If you ask a Stony Brook University student about activism on campus, they’d likely have little, if anything, to say. To Mitchel Cohen, a student from 1965 to 1975, that reality is hard to swallow. Just half a century ago, Cohen’s days were punctuated with protests on what, according to him, was the most politically active campus on the East Coast. As it turns out, the history of Long Island’s “sleeper campus” is littered with smashed windows, smoke bombs and student arrests.
In Stony Brook’s early years, the university administration juggled a laundry list of internal issues and student complaints. As a rapidly growing university, construction was the soundtrack of student life and living conditions were poor. Roaches scuttled along the tile floors of overcrowded, hastily built dorms, and a student was even vaporized in February of 1973 when he fell through an open manhole into the steam tunnels (his death is commemorated by the Science Fiction Forum on Sherman Raftenberg Day in early February every year).
The diversity of the student body was a sore spot for surrounding communities as well. Decades before the university was established, 30 minutes south of Stony Brook in East Islip, the KKK held what was at that point one of the biggest Klan rallies in history (with somewhere around 25,000 members in attendance). Another 30 minutes east from the university, and you’ll find the sleepy little town of Yaphank, which was home to a Nazi summer camp that mirrored the Hitler Youth in the 1930s. Deep-rooted white supremacy on Long Island paired with a university that actively recruited students from different racial and ethnic backgrounds created a tense town-gown conflict, which to some degree, still exists today. The administration scrambled to improve the university’s relationships with surrounding residential communities, but over-policing and bad press would continue for decades. One of the clearest examples of borderline militant police use at the university would be Operation Stony Brook in January of 1968, where months of planning from the Suffolk county police department resulted in one of the largest drug raids in American history (in terms of officers involved).
These issues and more, plus the nationwide backdrop of the anti-Vietnam War movement and the end of the Civil Rights Movement, cultivated a generation of students who were not afraid to demand change — and demand they did. Cohen said that he and other members of the Red Balloon Collective, a prominent student activist group on campus at the time, got creative with their tactics. To protest the university’s collaboration with the military during the Vietnam War, members of the Red Balloon Collective broke into the graduate student research offices and stole war-related papers written by students, professors and even the president of the university himself. Cohen laughed as he remembered students crawling through the ceilings with stolen papers right over police officers barricading the other side of the door. When the campus was covered in mud due to constant construction and deforestation, students dumped buckets of it in the library and administrative offices. Cohen even described interrupting a SUNY Board of Trustees meeting to present then-university president John Toll with the “Prick of the Year” award. His trophy? A several foot tall penis.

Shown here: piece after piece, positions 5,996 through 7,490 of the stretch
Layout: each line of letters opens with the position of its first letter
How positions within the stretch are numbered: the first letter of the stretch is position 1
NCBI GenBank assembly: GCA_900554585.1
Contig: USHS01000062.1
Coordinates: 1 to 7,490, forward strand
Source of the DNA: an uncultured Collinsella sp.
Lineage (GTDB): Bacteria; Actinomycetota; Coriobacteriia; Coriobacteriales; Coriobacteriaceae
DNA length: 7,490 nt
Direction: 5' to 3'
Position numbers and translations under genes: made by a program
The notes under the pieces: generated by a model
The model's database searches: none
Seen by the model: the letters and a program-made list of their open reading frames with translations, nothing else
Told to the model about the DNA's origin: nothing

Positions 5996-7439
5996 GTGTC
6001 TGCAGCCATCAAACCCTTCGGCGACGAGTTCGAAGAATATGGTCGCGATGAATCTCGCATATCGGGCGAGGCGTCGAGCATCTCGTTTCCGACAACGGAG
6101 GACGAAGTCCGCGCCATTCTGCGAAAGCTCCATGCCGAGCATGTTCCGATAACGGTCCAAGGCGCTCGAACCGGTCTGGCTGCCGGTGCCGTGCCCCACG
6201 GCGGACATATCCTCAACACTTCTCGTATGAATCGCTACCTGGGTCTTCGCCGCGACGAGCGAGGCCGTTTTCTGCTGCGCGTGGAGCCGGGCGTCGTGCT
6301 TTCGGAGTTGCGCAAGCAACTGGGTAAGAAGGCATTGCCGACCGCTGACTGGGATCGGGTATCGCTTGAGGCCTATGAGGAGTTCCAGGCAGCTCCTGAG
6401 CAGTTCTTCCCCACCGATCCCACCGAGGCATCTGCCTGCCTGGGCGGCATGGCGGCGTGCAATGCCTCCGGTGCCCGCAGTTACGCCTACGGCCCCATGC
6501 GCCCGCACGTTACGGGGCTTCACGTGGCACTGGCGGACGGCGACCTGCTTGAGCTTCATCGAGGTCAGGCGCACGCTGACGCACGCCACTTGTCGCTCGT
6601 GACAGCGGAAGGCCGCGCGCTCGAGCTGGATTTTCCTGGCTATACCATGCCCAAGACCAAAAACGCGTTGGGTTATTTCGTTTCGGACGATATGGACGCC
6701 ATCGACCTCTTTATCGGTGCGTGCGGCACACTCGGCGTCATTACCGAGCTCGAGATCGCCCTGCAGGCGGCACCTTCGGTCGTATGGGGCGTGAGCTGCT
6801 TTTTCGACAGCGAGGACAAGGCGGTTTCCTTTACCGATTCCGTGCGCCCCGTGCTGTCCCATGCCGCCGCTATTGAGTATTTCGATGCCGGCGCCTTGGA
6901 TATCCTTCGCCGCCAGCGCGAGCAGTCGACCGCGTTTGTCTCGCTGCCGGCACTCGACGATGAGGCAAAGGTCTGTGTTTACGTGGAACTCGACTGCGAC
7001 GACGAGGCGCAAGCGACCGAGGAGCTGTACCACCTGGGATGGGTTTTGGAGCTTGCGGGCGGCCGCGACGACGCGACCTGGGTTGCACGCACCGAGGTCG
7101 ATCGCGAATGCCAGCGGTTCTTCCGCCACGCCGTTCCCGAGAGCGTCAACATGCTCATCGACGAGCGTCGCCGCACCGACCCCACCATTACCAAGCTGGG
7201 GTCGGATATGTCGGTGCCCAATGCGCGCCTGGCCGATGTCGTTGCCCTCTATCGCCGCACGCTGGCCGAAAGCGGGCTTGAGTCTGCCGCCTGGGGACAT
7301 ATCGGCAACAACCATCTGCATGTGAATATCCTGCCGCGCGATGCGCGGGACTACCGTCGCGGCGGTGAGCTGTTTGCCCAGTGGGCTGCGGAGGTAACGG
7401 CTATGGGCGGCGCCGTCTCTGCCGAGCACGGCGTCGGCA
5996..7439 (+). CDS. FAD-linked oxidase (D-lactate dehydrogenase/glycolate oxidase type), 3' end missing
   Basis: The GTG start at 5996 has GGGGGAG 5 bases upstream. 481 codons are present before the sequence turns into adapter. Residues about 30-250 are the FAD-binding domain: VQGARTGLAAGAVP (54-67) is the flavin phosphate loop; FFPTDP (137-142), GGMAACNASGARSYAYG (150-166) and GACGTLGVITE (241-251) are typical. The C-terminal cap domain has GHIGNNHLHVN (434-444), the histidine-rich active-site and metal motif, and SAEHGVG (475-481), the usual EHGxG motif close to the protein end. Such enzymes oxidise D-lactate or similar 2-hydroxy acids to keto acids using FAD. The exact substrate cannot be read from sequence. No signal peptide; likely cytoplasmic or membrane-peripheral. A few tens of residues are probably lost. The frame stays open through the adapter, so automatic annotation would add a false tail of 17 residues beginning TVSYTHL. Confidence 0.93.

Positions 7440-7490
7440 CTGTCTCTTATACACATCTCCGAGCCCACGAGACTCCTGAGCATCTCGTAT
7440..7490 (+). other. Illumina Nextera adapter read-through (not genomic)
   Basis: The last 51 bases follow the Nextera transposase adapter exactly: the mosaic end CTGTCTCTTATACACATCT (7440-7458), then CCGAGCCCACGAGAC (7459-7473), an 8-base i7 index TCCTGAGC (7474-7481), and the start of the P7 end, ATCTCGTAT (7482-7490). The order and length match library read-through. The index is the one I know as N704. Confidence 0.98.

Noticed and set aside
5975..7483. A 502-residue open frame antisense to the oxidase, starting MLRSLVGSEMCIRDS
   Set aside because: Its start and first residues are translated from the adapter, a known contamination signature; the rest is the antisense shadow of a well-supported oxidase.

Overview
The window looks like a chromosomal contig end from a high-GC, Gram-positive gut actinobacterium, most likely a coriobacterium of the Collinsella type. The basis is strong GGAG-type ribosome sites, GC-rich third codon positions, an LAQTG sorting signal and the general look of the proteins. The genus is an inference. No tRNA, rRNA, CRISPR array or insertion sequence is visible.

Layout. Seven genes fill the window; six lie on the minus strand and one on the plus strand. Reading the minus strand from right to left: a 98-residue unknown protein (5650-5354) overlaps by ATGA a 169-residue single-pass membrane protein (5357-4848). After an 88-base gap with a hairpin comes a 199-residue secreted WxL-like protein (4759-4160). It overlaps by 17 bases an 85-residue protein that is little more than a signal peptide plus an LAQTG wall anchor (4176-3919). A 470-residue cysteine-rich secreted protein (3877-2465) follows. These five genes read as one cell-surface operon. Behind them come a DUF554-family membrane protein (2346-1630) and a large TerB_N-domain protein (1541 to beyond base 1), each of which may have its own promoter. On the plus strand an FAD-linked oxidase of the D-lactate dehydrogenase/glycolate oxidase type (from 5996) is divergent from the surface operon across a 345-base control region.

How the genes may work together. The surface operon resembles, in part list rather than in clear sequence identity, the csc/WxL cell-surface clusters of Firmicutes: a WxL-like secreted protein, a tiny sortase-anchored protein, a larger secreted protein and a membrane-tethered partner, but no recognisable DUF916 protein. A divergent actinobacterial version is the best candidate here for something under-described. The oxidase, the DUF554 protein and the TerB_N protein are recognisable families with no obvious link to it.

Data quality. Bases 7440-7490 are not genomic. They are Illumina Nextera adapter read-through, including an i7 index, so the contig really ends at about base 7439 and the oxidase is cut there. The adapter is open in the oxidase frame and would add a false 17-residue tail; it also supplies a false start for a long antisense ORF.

“A lot of the movement in the past eight or nine years is worried about being marginalized,” Cohen said, referring to a slew of so-called radical left ideas, like Black liberation, gay and lesbian rights, and women’s liberation. “We didn’t worry too much about that.” While politicians today might water down their ideas as to not scare people off, Cohen and the Red Balloon Collective maintained their radical politics while attempting to find understanding in others through humor and art. “We were serious about what we were doing,” he said, “but we didn’t want to do it in a dead serious way.”
It’s hard to say exactly how and why the passion for activism on campus has diminished so greatly. Cohen said the university administration has always made a concerted effort to quiet students by taking away independent community spaces. When he was a student, they closed a cafeteria run by students in an effort to keep activist groups from meeting there, and many of the residential quads built in the time since Stony Brook’s wildest days were constructed to be “protest-proof” (consider Kelly Quad: are there any open spaces for students to gather?).